Inter-Rater Reliability

Topic: Review of the methods to evaluate agreement between informants/raters or methods for different types of data.


The assessment of inter-rater reliability (IRR) provides a way of quantifying the degree of agreement between different methods or raters that make independent ratings about the features of a set of subjects. An IRR analysis evaluates how well methods/informants/raters provide similar ratings. This is different from a validity analysis, which evaluates how closely an instrument measures the construct.

Reliability is defined as the extent to which measurements can be replicated. It reflects not only the degree of correlation but also agreement between measurements.

Continuous Data

An initial step is to plot the two measures and draw a line in which all points would lie if the two methods gave exactly the same result (see Figure 1).

Correlation is not appropriate

Correlation measures strength of relation, not agreement. There is perfect agreement only if the points in Figure 1 lie on the diagonal line shown. There would be perfect correlation if the points lie along any straight line.

Graphic Assessment of Agreement

Use a Bland and Altman plot, which shows the relationship between the difference in scores against their mean (e.g. Figure 2).

If the difference score (d) is normally distributed, we would expect 95% of the values to lie between (d + 1.96 * SDd) and (d - 1.96 * SDd). SDd is the standard deviation of the difference score. These are the 95% limits of agreement, and define the range within which most differences between measurements will lie (these are not the same as confidence intervals).

As an example, the 95% limits of agreement in Figure 2 is between -30 and 30. You must use clinical judgment determine what is a clinically meaningful difference. For example if a 15-point difference on the measure is clinically meaningful, and the limits of agreement indicate that most difference scores lie between -30 to 30, then you the two measures may not be used interchangeable (since they differ so much).

The plot also shows the difference between scores, and whether the difference between methods/ raters is different depending on the average score of the measures.

Measuring Reliability; The Intraclass Correlation Coefficient (ICC)

ICC incorporates the magnitude of agreement in the IRR estimate, unlike kappa statistics (described below) which quantifies IRR based on all-or-nothing agreement.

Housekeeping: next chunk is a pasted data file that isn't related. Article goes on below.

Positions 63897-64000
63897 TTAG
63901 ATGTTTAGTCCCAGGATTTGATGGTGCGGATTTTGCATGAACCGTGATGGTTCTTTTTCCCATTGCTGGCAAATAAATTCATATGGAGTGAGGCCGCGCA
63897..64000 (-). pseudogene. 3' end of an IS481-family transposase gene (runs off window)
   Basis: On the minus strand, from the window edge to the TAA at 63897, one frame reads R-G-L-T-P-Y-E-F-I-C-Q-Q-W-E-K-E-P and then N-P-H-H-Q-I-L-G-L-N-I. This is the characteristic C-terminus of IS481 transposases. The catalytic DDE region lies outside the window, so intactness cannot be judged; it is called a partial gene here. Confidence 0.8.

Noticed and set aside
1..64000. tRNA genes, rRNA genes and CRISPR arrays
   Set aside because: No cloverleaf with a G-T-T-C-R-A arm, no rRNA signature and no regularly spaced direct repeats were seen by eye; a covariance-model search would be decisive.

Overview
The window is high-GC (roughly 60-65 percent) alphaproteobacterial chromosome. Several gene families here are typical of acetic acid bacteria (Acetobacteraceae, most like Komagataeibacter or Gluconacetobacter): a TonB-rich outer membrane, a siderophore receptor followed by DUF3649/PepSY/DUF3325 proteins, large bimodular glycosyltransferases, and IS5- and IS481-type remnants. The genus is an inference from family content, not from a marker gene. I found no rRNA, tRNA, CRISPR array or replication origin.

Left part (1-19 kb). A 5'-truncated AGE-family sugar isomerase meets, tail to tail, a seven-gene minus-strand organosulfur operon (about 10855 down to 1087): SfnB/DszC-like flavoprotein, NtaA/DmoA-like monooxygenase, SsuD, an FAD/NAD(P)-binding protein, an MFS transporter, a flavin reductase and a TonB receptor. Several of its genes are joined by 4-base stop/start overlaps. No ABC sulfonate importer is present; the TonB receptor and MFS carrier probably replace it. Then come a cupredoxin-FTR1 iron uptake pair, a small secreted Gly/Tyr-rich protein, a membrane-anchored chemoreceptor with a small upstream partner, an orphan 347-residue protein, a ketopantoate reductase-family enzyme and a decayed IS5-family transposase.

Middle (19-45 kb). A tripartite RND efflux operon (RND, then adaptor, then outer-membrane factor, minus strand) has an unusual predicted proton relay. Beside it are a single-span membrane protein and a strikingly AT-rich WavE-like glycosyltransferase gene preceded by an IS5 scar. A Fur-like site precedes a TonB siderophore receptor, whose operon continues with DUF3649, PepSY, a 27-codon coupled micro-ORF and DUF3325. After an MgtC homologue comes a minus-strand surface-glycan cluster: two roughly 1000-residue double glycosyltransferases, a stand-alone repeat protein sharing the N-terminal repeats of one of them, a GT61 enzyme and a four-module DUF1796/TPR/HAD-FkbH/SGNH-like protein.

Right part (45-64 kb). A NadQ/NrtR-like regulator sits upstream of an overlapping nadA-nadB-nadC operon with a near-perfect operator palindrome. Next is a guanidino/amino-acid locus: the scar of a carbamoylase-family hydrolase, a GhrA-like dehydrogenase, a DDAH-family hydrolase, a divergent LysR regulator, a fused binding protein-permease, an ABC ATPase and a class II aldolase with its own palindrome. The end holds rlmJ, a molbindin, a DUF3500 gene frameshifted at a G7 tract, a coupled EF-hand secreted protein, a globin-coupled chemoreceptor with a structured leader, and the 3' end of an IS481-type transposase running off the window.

ICC typically ranges from 0 to 1. Negative ICCs indicate systematic disagreement. Though the use of cut-off values is debated, ICC can be interpretable based on the 95% confidence interval as poor (<.50), moderate (0.50 - 0.75), good (0.75 - 0.90) or excellent reliability (>0.90).

See Hallgren (2012) for a SPSS and R tutorial for calculating ICC, and an overview of the different types of ICCs based on the nature of your study.

Categorical Data


When data are categorical, it is misleading to look at the percent agreement as a measure of agreement/reliability (e.g. agreed on 45 instances out of 50, so 90%). This does not take into account the agreement we would expect by chance even if the two ratings were unrelated. The kappa statistic measures the level of agreement between raters for a set of categorical ratings and corrects for agreement that would be expected by chance, providing a standardized index of inter-rater reliability that can be generalized across studies.

\[ \kappa = \frac{P(a) - P(e)}{1 - P(e)} \]

where, P(a) = percent agreement, and P(e) = probability of expected agreement due to chance.

Possible values for kappa statistics range from -1 to 1:

  • 1 indicates perfect agreement

  • 0 indicates completely random agreement

  • -1 indicates perfect disagreement

Though the use of cut-off values is debated, kappa values can be interpretable as slight (< 0.2), fair (0.21 - 0.40), moderate (0.41 - 0.60), good (0.61 - 0.80) and very good (>.80) agreement.

See Hallgren (2012) for a SPSS and R tutorial for calculating kappa statistics for various scenarios (e.g. multiple raters, when observed ratings fall under one category at a much higher rate, etc.).

References and Further Readings

Altman, D.G. (1991). Practical Statistics for Medical Research. Chapman and Hall, London.

Bland JM, Altman D. Statistical methods for assessing agreement between two methods of clinical measurement. The Lancet. 1986;327(8476):307-10.

Hallgren KA. Computing inter-rater reliability for observational data: an overview and tutorial. Tutorials in quantitative methods for psychology. 2012;8(1):23.